The trend of titanium-printed parts has revealed that the bone may pull back from the titanium over time, preventing good cell attachment. The titanium part often does not have the proper surface topology, as cell types are attracted to certain surface structures.
Printing two different metals is another AM trend, but one that is not without its problems. For example, one of Alcadyne’s electronics customers prints two metals on a single part, then plates the part with gold. Etching was required before gold plating, but the two metal surfaces had inhomogeneous etching starts, leading to different etch depths, which negatively impacted the plating process. Alcadyne’s solution was to coat the entire part in copper, which yielded uniform etching of the copper before plating. Today, they are taking it even further by coating the whole part in gold and skipping the etching and plating processes altogether.
Another customer was printing a part in Kovar (an iron-nickel-cobalt alloy with a coefficient of thermal expansion similar to that of hard glass) that was oxidizing over time. As a result, the customer started printing stainless on top of the Kovar to encapsulate it to prevent oxidation. Alcadyne’s solution was to PVD coat stainless steel onto the Kovar, which was much faster and cheaper than printing the stainless on top of the Kovar.
“One advantage of PVD over plating is that we are not restricted to certain types of metals and we can coat special alloys,” Marr says. Alcadyne coats parts with those alloys in a PVD chamber. It is possible to coat in different metals, such as zirconium, chromium, nickel, titanium, stainless steel, silver, gold, and nitrides and oxides of those metals.
Coating odd geometries for functionality is another benefit of PVD and ALD. 3D printing can print very intricate shapes and geometries, such as conformal-cooled channels for injection molds or single-printed parts that would typically require custom welding. Alcadyne can put a functional coating on these geometries as well. And for cooling channels, in particular, the company has a specially formulated coating to create a smooth surface to decrease scaling and corrosion. This same coating can be used to seal leaks in the cooling channels, should they occur.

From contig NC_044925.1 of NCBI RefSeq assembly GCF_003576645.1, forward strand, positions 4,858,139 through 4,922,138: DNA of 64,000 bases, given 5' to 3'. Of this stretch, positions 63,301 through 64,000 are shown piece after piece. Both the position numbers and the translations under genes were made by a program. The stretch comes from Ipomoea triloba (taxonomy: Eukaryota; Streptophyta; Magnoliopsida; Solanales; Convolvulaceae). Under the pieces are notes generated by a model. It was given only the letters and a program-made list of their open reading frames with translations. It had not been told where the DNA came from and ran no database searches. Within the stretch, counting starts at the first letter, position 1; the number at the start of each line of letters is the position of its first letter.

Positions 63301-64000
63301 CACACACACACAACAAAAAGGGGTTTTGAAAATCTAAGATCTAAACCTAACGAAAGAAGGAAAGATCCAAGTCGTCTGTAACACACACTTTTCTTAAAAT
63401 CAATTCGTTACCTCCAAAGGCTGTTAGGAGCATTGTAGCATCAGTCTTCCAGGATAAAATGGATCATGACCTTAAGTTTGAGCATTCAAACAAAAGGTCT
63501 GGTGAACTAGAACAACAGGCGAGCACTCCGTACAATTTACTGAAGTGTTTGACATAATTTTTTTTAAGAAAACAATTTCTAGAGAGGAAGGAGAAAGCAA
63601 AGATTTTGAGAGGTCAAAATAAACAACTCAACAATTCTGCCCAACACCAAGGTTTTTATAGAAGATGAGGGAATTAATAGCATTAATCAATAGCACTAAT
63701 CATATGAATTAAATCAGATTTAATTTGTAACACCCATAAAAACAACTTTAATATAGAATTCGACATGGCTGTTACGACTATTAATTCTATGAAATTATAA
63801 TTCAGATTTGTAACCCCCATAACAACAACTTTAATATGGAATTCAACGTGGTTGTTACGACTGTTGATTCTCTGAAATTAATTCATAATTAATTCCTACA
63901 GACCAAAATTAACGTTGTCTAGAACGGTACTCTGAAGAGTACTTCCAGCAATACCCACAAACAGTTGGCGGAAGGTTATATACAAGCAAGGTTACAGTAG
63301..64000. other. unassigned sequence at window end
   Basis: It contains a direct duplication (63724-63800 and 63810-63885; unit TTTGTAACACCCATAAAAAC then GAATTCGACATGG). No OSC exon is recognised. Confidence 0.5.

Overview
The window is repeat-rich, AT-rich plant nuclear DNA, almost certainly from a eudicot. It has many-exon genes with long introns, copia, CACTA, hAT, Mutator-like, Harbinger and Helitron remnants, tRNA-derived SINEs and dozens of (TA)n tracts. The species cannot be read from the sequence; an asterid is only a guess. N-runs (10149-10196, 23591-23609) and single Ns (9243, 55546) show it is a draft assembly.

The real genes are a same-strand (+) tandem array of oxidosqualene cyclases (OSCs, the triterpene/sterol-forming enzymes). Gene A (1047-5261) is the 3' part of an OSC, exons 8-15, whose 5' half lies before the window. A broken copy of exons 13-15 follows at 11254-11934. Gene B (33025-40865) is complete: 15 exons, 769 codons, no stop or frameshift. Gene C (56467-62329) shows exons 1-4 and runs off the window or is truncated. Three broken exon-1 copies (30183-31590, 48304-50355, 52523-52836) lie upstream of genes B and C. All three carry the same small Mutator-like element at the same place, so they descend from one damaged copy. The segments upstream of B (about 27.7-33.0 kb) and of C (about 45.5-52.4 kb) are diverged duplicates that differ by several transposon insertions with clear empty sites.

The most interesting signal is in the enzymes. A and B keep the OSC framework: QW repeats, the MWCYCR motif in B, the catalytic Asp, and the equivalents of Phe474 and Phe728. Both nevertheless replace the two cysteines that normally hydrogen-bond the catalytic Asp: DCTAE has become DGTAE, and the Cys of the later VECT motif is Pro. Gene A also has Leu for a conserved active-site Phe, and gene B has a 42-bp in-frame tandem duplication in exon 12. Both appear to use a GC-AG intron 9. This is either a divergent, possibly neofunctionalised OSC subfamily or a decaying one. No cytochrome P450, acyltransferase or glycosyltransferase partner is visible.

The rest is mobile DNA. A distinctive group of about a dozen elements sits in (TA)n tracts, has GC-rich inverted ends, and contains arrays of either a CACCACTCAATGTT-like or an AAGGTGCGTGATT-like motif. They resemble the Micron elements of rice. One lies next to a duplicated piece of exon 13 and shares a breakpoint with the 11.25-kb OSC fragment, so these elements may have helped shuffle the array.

PVD has advantages in 3D-printed plastic parts as well. For example, Alcadyne coated a nylon-printed part for the semiconductor industry with stainless steel to protect the nylon from a polishing slurry that the company was using for cleaning. They coat nylon oilfield bushings with stainless steel to prevent wear and tear from friction and oil saturating the nylon material. They also can coat nonmetal aerospace parts with metal for grounding purposes and coat plastic materials in copper for conductivity.
Coating and Process Selection
When deciding which coating is best for an application, Marr recommends first asking what you are trying to accomplish with the part. For example, one customer wanted ALD coating on a part to prevent any pin holes in the coating, so that chemicals couldn't get in, and although ALD is good for that, the company recommended a PVD coating followed up with an ALD coating to prevent any chemical incursion.
“The goal is to create the surface characteristic needed so that the final product functions in the way that the customer envisions,” Marr says.
Attachment limitations with the substrate material do exist, which is where the art of coating comes into play. Marr says that the magic of coating lies first in proper surface preparation, then setting coating parameters for best adhesion, which is custom for every substrate size, shape and material.
Surface preparation, cleaning and handling is key. “Metals are a lot easier than nonmetals, as they do not absorb oils and are not as porous as the nonmetals, so there is no trapped air, for example. Nonmetal parts are more porous and take longer to prep ahead of time for cleaning and to prep within the vacuum chamber,” Marr says.
Alcadyne experiments with different pressures and energy levels to get proper adhesion of the alloy into the substrate or part. Trial-and-error is the name of the game once you step outside of common coating materials.